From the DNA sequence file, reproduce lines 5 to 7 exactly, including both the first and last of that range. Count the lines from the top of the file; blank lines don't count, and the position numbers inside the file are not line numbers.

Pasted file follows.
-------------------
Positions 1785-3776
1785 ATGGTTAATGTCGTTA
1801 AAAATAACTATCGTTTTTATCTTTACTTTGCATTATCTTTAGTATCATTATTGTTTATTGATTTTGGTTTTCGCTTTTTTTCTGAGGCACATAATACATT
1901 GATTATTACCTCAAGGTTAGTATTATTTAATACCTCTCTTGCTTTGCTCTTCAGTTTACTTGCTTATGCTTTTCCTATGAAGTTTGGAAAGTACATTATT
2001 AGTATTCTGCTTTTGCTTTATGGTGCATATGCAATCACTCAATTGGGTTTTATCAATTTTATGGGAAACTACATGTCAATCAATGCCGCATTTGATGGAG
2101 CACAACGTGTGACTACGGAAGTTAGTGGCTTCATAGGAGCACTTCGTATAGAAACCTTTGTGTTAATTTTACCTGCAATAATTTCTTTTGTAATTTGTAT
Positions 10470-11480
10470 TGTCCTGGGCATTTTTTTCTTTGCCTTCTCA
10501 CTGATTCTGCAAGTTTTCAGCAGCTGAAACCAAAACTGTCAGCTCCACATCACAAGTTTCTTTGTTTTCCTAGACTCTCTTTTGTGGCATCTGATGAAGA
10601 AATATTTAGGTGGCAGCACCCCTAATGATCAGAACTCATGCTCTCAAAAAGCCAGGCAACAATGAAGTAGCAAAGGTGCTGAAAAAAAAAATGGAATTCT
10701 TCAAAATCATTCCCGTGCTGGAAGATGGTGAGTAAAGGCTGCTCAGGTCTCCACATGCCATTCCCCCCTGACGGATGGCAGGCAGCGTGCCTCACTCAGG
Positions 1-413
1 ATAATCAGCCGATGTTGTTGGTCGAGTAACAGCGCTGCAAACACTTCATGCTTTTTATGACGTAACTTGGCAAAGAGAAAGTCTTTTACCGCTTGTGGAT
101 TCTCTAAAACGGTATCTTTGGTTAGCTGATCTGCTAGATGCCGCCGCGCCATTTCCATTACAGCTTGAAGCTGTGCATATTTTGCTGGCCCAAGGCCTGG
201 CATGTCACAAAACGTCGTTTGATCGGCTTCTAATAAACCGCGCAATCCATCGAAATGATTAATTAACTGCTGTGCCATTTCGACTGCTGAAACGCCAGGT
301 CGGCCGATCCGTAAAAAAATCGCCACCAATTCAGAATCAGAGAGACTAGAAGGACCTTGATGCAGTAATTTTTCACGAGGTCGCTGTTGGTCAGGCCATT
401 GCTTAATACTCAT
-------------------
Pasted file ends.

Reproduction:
2001 AGTATTCTGCTTTTGCTTTATGGTGCATATGCAATCACTCAATTGGGTTTTATCAATTTTATGGGAAACTACATGTCAATCAATGCCGCATTTGATGGAG
2101 CACAACGTGTGACTACGGAAGTTAGTGGCTTCATAGGAGCACTTCGTATAGAAACCTTTGTGTTAATTTTACCTGCAATAATTTCTTTTGTAATTTGTAT
Positions 10470-11480